This website uses cookies to ensure you have the best experience. Learn more

Hitler's Foreign Policy Essay

1572 words - 7 pages

When Hitler came to power in Germany in 1933 one rather important event took place in his life, he was appointed Chancellor. Hindenburg and Von Papen were the ones that gave him this post because they thought and were confident that by this, they would limit Hitler’s influence in people and resist his extremist demands. But by this time Hitler had a lot of power and no one was able to control him. He was very ambitious and had a very powerful way of speaking making wonderful and effective speeches mentioning that Germany lacked a strong leader. Through this, Hitler managed to get everyone’s attention and everyone knew he was aiming for the country to get revenge from Germany’s defeat ...view middle of the document...

Nevertheless, Britain, France and Italy were occupied holding a conference with one of the aims of making the Locarno agreements, which was a reinforcement of the Treaty of Versailles, respected. Therefore this showed that they actually had concern and awareness about Hitler’s intentions and ambitions. Right after in 1931 there was a blow on the League of Nations when the Japanese army took over invading and setting up a military dictatorship in Manchuria. Then, in 1936 Mussolini, the Italian dictator, invaded Abyssinia located in Africa because he wanted to built an empire. His actions were also with the purpose of challenging the League. These two invasions were badly handled by the League since they didn’t know what procedures to take immediately. Consequently delaying their actions letting time pass by whilst the Japanese expanding their occupation of Chinese territory. The League showed no follow up on making the Japanese leave which overall increased people’s discredit in the League because everyone was looking forward to it and it didn’t take any actions. During all these events, Hitler was planning his future actions calmly with no intervention of anyone. The League, mainly Britain and France which were the founder members was then already messed up, afraid of taking any other wrong decisions again. So they preferred to ignore Hitler’s plans and actions.
Many saw Hitler as a defense to the threat of spreading Communism which was one of their main worries so by this Britain and France thought appeasement was a great option because the leaders were short of alternatives. The British weren’t very confident, they feared another war since they weren’t strong enough after all of the consequences (The Great Depression) they suffered from the first one and would be even harder for them without USA’s support for it. Many people thought the Treaty of Versailles was too harsh on Germany so they believed that if Germany recovered all its lost territories, it had a chance in becoming a peaceful nation again. Britain and France thought that through the policy of Appeasement, they could maintain Hitler in control, therefore he would have everything he wanted thus not causing a second world war. This policy encouraged Hitler to take more chances and more gambles and through his gambles he became stronger. By this time, in 1936 Hitler began his policy of reclaiming lost German territory. Hitler thought that Germany lost a lot of territory after the war, mainly because of the Treaty of Versailles and in 1936 he was determined to recover all of it, no matter what. At first he said he would take over Germany’s lost ground but little by little he managed to take over more than what Germany had before. So, the appeasement depended on what Hitler could not be counted on, his trust. This therefore allowed Germany to grow too strong by not only recovering its lost land but rearming and becoming a powerful country. The policy hence gave...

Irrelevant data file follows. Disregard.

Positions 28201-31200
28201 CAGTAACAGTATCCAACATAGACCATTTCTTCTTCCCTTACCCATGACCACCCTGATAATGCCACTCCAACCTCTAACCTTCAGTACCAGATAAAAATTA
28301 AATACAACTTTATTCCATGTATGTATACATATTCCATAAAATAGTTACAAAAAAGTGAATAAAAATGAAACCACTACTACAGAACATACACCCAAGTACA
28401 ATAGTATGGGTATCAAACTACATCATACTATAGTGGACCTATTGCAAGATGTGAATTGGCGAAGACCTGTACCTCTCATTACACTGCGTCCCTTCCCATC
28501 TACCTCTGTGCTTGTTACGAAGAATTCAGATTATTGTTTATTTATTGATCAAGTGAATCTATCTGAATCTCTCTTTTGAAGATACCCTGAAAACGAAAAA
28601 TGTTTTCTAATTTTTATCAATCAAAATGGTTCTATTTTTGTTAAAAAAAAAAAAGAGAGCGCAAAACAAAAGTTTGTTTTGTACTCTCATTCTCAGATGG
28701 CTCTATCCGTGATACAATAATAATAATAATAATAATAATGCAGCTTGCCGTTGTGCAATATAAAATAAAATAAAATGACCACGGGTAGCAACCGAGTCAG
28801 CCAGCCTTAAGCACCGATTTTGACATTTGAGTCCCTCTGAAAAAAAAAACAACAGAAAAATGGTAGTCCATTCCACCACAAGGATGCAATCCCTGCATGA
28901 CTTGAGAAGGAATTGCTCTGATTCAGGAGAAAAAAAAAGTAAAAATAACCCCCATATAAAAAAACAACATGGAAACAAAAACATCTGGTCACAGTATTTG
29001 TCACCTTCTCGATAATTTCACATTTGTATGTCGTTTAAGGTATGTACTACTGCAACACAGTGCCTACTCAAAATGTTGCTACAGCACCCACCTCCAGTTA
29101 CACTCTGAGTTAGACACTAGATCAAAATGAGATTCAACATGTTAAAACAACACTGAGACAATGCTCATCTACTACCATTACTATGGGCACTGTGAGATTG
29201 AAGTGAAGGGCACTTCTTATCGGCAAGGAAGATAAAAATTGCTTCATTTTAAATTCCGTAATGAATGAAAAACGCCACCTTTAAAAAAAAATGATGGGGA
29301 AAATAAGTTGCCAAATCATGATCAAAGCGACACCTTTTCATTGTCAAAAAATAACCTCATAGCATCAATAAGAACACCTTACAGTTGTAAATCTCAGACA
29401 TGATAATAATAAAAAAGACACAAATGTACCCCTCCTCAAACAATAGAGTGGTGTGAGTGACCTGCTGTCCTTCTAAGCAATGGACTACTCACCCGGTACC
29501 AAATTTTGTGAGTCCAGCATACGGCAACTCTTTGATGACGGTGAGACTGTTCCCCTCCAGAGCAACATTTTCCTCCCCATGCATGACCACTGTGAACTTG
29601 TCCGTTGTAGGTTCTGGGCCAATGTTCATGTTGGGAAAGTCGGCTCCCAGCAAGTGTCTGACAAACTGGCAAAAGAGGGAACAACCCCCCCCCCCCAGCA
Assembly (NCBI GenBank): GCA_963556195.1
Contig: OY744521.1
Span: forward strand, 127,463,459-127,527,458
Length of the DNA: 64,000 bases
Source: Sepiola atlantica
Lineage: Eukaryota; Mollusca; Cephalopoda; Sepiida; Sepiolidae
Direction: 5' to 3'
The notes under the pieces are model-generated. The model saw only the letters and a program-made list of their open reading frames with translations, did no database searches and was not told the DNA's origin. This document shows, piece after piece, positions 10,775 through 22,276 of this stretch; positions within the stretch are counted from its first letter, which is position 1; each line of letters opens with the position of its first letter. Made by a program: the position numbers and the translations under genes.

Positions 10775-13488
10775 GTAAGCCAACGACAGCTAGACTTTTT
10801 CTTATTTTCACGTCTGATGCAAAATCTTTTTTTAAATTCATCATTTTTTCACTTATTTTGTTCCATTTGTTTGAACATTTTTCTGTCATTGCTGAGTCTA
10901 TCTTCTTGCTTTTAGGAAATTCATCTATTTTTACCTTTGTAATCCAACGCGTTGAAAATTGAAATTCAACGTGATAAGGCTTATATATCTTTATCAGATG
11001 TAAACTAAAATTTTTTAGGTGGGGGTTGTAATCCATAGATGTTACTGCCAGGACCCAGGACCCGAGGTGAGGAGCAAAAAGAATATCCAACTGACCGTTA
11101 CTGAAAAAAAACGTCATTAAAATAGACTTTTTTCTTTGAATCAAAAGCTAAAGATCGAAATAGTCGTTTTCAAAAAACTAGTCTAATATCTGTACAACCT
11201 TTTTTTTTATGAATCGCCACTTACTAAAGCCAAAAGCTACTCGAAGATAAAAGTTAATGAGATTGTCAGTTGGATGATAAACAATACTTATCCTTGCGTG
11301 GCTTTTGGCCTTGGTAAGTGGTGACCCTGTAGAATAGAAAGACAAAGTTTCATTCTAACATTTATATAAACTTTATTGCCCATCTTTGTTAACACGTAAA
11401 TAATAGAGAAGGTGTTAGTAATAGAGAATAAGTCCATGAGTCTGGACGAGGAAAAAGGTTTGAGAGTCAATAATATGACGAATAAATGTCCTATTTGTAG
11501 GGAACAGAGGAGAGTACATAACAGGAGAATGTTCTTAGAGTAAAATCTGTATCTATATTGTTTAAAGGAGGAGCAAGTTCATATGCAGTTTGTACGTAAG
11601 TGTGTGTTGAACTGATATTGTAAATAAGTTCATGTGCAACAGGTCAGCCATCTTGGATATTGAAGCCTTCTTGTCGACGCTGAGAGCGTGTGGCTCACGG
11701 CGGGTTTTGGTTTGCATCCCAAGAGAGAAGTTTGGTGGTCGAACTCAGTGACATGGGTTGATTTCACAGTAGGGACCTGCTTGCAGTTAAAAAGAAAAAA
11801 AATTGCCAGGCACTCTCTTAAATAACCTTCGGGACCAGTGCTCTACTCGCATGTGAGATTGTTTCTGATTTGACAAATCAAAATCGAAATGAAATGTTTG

Other Papers Like Hitler's Foreign Policy

Fictional History Essay

2205 words - 9 pages with the hope to leave the headache and hardship of fighting behind them. But they only returned home to find themselves unemployed, hungry and some homeless. Germany was in need of a leader. Things would only get worse for the German people. Wall Street crashed which affected Germany’s economy especially since it was constructed on foreign capital and they depended on America for foreign trade and loans. When the German’s loans were due and their

How Convincing Is the Argument That Hitler's Responsibility for the Outbreak of the Second World War Been Exaggerated

1307 words - 6 pages In the light of differing interpretations, how convincing is the argument that Hitler's responsibility for the outbreak of The Second World War has been exaggerated From the instant Adolf Hitler came to power in Germany from January 1933, began to challenge the Treaty of Versailles and adapt an aggressive foreign policy, which heavily contributed to the outbreak of World War Two. Some historians argue that Britain and France were to blame for

What Caused The Second World War? Who Was To Blame?

2205 words - 9 pages not get what he wanted. His whole foreign policy from coming to power seems to be focused on preparing for a war. In October 1933, soon after becoming the dictator of Germany, Hitler showed his hatred for the Treaty of Versailles by withdrawing from the League of Nations which also showed his lack of desire for peace. At the same time he also withdrew from the disarmament conference showing that peace was not a big priority for him. In fact he

Germany: The Root of the Cold War?

536 words - 3 pages American president Truman introduced the Truman Doctrine, the American foreign policy of anti-communism which guaranteed aid to 'free peoples' threatened by outside pressure.America also introduced the Marshall Plan in 1947, utilised by Germany among other countries, which gave 15 000 million dollars to the reconstruction of Europe.In Germany, on 24th June, 1948, Russia cut all transport links between democratic West Germany and West Berlin, 320 km